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A new inquest into the death of 13-month-old Poppi Worthington has been postponed as the Crown Prosecution Service conducts another review of the case.
A three-week hearing was scheduled to take place next month after High Court judges ruled the first inquest in October 2014 was "irregular" after it lasted just seven minutes and called no evidence.
However the hearing in Kendal, had been suspended until the 30th November while the CPS again looks at the circumstances of the toddler's death at her home in Barrow-in-Furness in December 2012.
A judge in the family courts in January ruled that Poppi's father, Paul Worthington, 48, probably sexually assaulted Poppi before her sudden death. Mr Worthington denies any wrongdoing.
Mr Worthington was originally arrested on suspicion of sexual assault in August 2013 but no action was taken against him.
The CPS reviewed that decision in the wake of the family court judgment but in July it concluded there was insufficient evidence to provide a realistic prospect of conviction.
On 19 September the CPS Appeals and Review Unit received a request under the Victims’ Right to Review Scheme in relation to the death of Poppi Worthington. The case material will be considered and the review will be completed as soon as possible.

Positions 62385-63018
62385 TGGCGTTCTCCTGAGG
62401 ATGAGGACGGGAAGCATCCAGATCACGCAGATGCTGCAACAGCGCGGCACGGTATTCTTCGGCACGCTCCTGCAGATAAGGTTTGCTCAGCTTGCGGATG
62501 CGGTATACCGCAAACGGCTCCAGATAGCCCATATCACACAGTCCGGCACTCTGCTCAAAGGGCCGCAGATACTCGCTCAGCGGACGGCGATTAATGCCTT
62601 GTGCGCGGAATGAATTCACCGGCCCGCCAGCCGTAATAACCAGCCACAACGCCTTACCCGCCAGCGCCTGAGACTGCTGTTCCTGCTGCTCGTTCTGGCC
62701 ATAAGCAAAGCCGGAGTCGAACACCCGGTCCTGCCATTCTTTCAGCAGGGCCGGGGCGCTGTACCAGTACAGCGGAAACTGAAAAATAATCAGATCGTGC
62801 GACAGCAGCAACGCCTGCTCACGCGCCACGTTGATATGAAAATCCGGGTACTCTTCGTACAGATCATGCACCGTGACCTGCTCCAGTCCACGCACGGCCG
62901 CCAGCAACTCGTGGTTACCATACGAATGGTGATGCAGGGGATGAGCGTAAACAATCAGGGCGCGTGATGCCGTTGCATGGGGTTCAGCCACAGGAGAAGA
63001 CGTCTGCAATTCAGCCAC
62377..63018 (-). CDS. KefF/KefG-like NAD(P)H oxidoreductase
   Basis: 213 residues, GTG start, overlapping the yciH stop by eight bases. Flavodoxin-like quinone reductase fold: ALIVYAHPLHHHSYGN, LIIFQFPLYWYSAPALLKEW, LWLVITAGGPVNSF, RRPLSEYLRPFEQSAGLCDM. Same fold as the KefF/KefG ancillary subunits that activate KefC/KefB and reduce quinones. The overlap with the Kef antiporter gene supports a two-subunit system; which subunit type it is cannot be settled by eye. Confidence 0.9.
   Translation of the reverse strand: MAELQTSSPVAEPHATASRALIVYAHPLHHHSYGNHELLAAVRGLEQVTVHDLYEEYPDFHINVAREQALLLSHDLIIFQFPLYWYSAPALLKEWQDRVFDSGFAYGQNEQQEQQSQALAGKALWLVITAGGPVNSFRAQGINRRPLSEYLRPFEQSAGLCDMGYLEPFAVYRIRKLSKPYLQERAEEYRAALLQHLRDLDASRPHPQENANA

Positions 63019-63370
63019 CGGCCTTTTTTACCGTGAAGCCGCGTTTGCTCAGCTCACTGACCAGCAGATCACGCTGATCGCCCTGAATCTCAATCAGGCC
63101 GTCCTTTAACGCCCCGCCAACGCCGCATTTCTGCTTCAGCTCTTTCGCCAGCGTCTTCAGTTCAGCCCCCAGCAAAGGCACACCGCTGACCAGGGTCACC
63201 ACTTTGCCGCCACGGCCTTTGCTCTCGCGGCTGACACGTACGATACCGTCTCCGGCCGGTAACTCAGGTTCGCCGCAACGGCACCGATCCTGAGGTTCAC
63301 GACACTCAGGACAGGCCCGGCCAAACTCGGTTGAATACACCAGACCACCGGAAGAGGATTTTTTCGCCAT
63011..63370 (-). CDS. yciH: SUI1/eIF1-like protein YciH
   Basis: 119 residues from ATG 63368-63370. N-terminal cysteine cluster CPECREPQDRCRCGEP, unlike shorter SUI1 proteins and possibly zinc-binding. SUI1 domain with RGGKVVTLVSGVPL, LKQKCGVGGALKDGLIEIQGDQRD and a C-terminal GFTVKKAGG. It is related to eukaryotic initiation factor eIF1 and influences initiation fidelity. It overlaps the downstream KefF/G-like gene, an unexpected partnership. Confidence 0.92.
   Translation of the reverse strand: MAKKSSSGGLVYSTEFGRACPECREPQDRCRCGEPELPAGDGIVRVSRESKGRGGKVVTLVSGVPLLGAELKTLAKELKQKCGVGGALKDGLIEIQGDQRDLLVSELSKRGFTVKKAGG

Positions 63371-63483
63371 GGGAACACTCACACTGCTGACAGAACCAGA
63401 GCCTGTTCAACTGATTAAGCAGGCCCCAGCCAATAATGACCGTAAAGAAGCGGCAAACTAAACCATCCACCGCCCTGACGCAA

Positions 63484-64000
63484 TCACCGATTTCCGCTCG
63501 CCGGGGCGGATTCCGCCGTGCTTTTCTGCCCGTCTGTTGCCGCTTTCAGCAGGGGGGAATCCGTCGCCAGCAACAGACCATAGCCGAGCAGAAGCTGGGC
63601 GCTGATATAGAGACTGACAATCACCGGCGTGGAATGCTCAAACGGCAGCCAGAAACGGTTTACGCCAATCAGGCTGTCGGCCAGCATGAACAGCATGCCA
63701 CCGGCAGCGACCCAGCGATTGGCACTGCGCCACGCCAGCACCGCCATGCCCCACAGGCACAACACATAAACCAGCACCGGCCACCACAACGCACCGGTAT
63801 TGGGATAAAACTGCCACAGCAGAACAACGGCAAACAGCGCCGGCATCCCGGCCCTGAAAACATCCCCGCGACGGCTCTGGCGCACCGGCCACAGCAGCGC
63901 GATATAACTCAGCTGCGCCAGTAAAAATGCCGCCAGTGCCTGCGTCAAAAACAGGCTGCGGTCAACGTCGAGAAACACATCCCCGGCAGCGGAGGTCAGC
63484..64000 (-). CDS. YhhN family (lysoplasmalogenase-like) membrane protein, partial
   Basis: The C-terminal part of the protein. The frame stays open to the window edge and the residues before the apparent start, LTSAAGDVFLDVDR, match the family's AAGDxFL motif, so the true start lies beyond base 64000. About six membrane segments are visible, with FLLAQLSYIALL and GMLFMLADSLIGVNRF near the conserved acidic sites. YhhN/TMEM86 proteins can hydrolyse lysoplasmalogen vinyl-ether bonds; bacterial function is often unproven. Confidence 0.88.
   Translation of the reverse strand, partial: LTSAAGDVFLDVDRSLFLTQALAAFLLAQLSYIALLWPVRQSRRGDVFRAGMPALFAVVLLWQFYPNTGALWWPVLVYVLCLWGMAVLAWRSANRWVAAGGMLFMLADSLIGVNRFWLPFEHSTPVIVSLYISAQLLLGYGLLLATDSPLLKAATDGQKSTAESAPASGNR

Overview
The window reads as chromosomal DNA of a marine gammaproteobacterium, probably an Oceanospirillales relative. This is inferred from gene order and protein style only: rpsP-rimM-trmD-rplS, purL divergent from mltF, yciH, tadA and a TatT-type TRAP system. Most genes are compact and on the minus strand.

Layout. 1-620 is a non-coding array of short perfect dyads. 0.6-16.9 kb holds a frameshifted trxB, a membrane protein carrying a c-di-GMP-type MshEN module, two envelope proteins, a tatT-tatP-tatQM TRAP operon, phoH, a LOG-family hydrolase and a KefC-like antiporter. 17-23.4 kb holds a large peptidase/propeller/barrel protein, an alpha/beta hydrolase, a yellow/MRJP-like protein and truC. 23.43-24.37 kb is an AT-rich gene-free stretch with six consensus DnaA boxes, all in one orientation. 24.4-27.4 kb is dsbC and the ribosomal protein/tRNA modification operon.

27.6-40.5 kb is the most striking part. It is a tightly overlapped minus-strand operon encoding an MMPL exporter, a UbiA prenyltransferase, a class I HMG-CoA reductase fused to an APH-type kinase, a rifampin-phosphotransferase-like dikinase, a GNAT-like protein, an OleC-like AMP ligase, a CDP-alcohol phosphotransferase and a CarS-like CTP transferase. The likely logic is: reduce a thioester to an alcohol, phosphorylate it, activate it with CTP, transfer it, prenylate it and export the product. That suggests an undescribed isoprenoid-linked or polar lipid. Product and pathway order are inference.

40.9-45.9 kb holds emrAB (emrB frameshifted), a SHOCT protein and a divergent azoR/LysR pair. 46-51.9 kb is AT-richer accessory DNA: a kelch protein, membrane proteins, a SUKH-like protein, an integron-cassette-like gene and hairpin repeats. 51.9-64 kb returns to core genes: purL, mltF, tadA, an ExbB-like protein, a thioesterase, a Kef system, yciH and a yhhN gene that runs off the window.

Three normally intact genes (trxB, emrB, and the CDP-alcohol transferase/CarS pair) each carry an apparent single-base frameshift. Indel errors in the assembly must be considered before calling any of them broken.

David Roberts, HM senior coroner for Cumbria, announced the suspension of the scheduled inquest on October 10.
He said he was advised on September 20 that the CPS was to carry out a fresh review of the evidence, and a day later was asked to stop his own investigation.
He said such a suspension was mandatory when a prosecuting authority requests it "on the ground that a person may be charged with a homicide offence involving the death of the deceased...".
Adjourning the hearing to a date to be fixed, Mr Roberts said his inquiries would be suspended until November 30 "having been advised that the review should be completed in about 56 days".
Creating more grammar schools could lead to a bigger gap between rich and poor, according to a new report.
The warnings come ahead of the Government's controversial plans to expand the current grammar school system.
The findings suggest rather than aiding social mobility, current grammars are widening division.
Ian Fenn is Headteacher at Burnage Academy for boys in Manchester.
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